Within Brooklyn’s ultra-orthodox Jewish community, a widower battles for custody of his son. A tender drama performed entirely in Yiddish, the film intimately explores the nature of faith and the price of parenthood.
Director: Joshua Z Weinstein
Writers: Alex Lipschultz, Musa Syeed
Stars: Menashe Lustig, Yoel Falkowitz, Ruben Niborski
Review by Gilbert Seah
Performed entirely in Yiddish – a language not used in cinema for many decades – Joshua Z. Weinstein’s Menashe is a tender drama that burrows into Brooklyn’s Hasidic community and tells the story of an Ultra-Orthodox Jewish widower who risks losing custody of his son due to tradition. If a film in Yiddish and one about a Hasidic community are not enough to put an audience off, director Weinstein makes a lot of effort to make his story a universal one. Here in MENASHE, which is based on a true story, actually loosely based on the life of lead actor Menashe Lustig, the story is an endearing one, based on character that is of good moral fibre and well-intentioned and an underdog at that. His only sin appears to be his well-meaning intentions going at logger heads to the religious beliefs of his elders and contemporaries.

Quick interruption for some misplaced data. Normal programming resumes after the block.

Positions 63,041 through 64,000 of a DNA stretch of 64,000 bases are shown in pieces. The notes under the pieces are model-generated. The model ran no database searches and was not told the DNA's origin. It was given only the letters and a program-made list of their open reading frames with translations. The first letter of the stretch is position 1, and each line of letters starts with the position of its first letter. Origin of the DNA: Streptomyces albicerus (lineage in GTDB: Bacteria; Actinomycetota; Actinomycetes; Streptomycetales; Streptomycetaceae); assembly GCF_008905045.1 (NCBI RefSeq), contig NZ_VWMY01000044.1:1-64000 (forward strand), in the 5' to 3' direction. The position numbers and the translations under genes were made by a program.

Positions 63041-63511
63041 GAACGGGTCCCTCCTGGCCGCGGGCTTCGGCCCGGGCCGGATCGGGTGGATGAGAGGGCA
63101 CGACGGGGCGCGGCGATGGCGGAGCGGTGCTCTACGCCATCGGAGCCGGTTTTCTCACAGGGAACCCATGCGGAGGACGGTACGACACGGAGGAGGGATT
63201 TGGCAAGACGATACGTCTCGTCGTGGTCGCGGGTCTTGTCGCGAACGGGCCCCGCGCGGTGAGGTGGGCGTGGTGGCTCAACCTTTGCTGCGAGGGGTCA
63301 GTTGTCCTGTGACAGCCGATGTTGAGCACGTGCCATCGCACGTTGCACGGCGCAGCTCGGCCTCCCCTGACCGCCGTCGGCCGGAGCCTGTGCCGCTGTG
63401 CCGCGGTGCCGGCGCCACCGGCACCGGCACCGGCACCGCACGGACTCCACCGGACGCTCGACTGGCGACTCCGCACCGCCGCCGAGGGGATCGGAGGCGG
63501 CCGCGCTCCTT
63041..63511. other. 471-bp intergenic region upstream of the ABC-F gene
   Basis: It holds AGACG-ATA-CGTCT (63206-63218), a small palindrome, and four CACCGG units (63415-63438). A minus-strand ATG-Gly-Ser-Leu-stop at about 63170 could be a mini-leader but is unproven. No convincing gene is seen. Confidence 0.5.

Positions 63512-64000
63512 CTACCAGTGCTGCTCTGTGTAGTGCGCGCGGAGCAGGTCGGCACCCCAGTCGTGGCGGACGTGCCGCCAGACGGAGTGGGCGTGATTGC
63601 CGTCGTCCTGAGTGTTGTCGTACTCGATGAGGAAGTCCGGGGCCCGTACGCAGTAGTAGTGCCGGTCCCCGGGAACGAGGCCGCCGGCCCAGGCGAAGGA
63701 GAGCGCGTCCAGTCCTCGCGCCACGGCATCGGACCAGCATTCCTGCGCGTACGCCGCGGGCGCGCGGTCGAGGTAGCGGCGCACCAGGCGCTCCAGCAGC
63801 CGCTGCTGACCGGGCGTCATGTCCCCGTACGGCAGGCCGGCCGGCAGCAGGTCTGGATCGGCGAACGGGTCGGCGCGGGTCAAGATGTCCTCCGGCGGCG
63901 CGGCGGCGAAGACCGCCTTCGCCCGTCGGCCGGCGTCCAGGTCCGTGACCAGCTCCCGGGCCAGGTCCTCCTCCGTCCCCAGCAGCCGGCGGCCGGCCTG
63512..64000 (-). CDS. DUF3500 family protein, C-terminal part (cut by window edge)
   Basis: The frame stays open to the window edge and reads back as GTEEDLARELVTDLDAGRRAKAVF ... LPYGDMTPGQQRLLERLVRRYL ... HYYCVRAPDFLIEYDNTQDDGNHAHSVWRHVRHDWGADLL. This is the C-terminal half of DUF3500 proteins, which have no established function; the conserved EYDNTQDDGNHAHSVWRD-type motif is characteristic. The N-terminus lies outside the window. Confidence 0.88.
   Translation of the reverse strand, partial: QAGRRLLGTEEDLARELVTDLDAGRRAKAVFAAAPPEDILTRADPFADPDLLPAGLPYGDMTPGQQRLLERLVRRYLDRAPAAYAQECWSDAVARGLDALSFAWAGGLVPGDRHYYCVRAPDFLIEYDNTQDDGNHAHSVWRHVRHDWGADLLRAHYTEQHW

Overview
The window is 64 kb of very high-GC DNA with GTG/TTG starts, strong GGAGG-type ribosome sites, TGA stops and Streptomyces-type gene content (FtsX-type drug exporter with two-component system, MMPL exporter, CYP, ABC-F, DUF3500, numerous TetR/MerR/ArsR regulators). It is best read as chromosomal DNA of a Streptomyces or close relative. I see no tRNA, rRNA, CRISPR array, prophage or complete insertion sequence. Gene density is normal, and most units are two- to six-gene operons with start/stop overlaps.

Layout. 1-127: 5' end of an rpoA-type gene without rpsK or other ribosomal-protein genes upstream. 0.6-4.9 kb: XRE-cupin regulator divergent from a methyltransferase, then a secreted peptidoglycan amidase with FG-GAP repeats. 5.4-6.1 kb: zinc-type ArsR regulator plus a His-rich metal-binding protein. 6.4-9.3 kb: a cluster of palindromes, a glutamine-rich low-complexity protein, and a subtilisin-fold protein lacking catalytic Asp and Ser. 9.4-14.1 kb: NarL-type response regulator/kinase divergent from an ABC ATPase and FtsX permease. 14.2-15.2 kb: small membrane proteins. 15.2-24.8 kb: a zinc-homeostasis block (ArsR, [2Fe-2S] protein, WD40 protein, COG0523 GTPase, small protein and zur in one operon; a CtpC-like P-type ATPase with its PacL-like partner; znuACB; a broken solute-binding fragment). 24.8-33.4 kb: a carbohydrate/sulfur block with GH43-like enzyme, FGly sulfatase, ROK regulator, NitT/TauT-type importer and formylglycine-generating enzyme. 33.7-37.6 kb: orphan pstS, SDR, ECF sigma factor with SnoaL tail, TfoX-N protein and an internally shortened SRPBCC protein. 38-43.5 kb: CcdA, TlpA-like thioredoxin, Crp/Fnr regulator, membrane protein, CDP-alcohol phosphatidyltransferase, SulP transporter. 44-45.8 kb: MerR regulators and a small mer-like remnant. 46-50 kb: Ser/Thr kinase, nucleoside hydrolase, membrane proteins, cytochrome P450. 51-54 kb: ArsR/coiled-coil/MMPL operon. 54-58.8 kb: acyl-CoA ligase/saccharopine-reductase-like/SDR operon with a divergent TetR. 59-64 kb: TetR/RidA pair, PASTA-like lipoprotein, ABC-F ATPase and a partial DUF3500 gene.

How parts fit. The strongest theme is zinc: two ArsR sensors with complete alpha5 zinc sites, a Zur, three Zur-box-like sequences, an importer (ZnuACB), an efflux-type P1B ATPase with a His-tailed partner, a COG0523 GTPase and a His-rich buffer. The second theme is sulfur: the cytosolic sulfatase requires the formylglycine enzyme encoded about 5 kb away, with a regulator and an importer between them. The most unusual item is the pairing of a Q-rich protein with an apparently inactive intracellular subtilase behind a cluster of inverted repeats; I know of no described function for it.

The film opens with a scene in Brooklyn’s Hasidic Community. Those walking around sport beards and don Jewish apparel. The cameral cuts to a grocery store where the audience is introduced to the lead character, a chubby cashier called Menashe (Lustig). Director Weinstein makes sure Menashe is likeable. His first good deed as grocery cashier is to exchange an unwashed lettuce for a customer.
The film immediately reminds one of the Dustin Hoffman KRAMER VS. KRAMER characters where Kramer (Hoffman) has to prove that he is a father capable of looking after his son alone, while working a full-time job. Although his wife died a year ago, Meneshe (Lustig) refuses to remarry just for convenience. He does try, going on a date as set up by a matchmaker. But his young son (Ruben Niborski) is now living with Menashe’s strict brother-in-law’s family, because the rabbi says the boy won’t be allowed to stay in school unless he’s in a two-parent home. The film is about trying to do what is right but are unable to do so because of laws. It is true that these laws are surely there to protect the majority but what about the special minority? Weinstein, as observed from his film, is pro-Hasidic but does not shy away from the faults of being too religious for religion’s sake. It is also noted that Menashe, at one point in the film, hangs out with other groups, the Latinos of his work, to forget his troubles.
But the film does not tackle the fact that Menashe is actually not a good example of being a father. He is always out of money, always late for appointments and gets drunk once too often.
The film benefits from the cast of mainly non-professionals. Many are from the Hasidic community, many of whom had never seen a film before.
Weinstein’s film provides a simple yet insightful look into a society many are unfamiliar with. His film is likeable and entertaining, but that is about all it has to offer. The film premiered at at the 2017 Sundance and Berlin festivals.
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